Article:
COURTESY OF NICOLE ROBERTSON KAPPA KAPPA HOYAS While Georgetown doesn’t officially recognize Greek organizations, groups like Adelfi have still attracted a growing number of students.
COURTESY OF NICOLE ROBERTSON
KAPPA KAPPA HOYAS While Georgetown doesn’t officially recognize Greek organizations, groups like Adelfi have still attracted a growing number of students.

Many prospective students visiting Georgetown have entertained the thought of attending a school with active Greek life —  serving the community with sorority sisters and squatting for photos, or revelling in the testosterone-filled bonds of brotherhood and sporting lax pinnies with fraternity letters. Yet this image is squelched upon learning that Georgetown lacks any recognized Greek organizations.

As a Jesuit Catholic institution, Georgetown maintains that clubs and activities must be consistent with the university ethos and moral vision. Among other criteria, organizations are only eligible if they allow anyone to join — unless they have obtained special permission — and are not affiliated with a national or local social fraternity or sorority, as stated in the Access to Benefits policy. According to Student Activities Commission Chair Jennifer Chiang (SFS ’15), no fraternities or sororities are currently included within SAC.

The notable exception to this policy is Alpha Phi Omega, the co-ed community service fraternity which has been a recognized student group since 1956 and counts Bill Clinton (SFS  ’68) among its notable alumni. According to APO member Pat McCusker (COL ’14), the group is recognized as a CSJ student organization for its role as a service group.

“Being in APO has been really good for me because I am really interested in doing service … and it does a really good job of connecting me with other people who are interested in the same things.”

Georgetown is publicly touted as a non-Greek institution; however, the past few decades have witnessed the growth of a complex network of fraternities and sororities on campus that don’t officially belong. These groups include a myriad of non-official, nationally affiliated service, social, pre-professional, single-sex and coed brother- and sisterhoods.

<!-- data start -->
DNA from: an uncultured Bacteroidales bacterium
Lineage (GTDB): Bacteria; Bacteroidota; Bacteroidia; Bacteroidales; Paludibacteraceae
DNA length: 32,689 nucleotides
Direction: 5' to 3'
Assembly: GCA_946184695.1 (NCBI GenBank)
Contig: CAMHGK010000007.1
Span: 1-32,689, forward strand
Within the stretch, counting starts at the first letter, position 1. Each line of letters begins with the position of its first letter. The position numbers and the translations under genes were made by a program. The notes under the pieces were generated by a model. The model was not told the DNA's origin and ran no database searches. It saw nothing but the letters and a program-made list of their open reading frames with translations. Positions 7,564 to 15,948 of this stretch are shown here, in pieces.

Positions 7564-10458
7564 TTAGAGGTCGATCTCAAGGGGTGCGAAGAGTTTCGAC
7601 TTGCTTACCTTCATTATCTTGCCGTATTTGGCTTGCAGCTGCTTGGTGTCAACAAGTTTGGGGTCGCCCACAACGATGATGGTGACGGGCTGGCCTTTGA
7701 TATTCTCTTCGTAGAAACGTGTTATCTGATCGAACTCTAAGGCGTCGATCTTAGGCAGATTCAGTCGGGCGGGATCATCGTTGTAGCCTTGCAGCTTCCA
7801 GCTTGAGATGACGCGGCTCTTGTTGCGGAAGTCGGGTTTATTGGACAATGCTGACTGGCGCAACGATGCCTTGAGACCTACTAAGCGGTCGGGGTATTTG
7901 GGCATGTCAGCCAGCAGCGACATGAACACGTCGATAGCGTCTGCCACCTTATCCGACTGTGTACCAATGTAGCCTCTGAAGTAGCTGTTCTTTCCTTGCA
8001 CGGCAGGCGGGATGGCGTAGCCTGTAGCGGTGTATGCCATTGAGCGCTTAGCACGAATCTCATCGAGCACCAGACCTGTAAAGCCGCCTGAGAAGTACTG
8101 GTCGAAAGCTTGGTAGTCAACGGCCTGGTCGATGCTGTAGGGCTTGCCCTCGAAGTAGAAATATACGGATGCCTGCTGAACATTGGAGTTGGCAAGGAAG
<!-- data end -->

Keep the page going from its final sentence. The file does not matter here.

“I think we’re home to a Greek community, but it’s far from being a deciding factor in most individuals’ lives,” Tane Arana-Humphries (SFS ’15), vice president of sorority Adelfi, said. “Georgetown’s Greek culture is very distinct, and that is a definite positive.”

Despite obstacles of formal recognition and funding, these Greek outlets continue to grow and flourish each year. Regardless of the university’s official stance, it is clear that the student body’s response to the absence of organized Greek life varies significantly.

At one end of the spectrum, some students choose to keep their distance from the Greek culture at Georgetown. The only Greek influence they desire to be part of their college experience is limited to the linguistic roots of their “Hoya” identity.

“I honestly do not feel like I am missing anything in my college experience by not going to a school with Greek life, except for maybe being harassed by frat boys,” Kristi Meyering (COL ’16) said.

Yet the growing membership to this subset culture speaks to its appeal for other Hoyas. Those involved agree that it provides many of the positive qualities associated with Greek life such as tradition, bonding, service and enrichment.

“While it’s nothing like that of big state schools or hardcore Greek student bodies like Dartmouth, what we have here at Georgetown is still a fantastic way to make great friends and memories,” Charlie Plissner (COL ’15), member of the Jewish fraternity, Alpha Epsilon Pi, said, “I joined AEPi to meet new people and have a good time […] and that’s exactly what happened.”

As a testament to the increasing number of on-campus fraternities and sororities, Christian Keenum (MSB ’15) founded the Georgetown colony of the Sigma Alpha Epsilon fraternity last February. Boasting a commitment to brotherhood and service, Keenum acknowledges that SAE doesn’t fit the conventional fraternity stereotypes and says that the Georgetown atmosphere creates a unique experience distinct from other universities.

“Like most brothers in our fraternity, I had the opportunity to go to a school with a strong Greek system and still chose Georgetown for what it is,” Keenum said. “With time, I believe the Greek-life community will continue to grow steadily while balancing a critical appreciation for our university’s Jesuit traditions and beliefs.”

In place of fraternities and sororities, many have found that Greek outlets are not the only means to reaping the benefits they characteristically offer. Further, both Greek and non-Greek students enjoy their freedom to pursue involvement in several activities. From The Corp to sports teams, the range of student organizations allow for the opportunity to discover their own niche rather than an identifying three-letter Greek label.

“I found all of those things in my a cappella group, in the College Academic Council and when I joined the Blue & Gray tour guide society,” senior Sydney Schauer (COL ’13) said. “In hindsight, I think our system is a better one; we get to be a part of not just one really tight group but multiple, all very close but also very different.”

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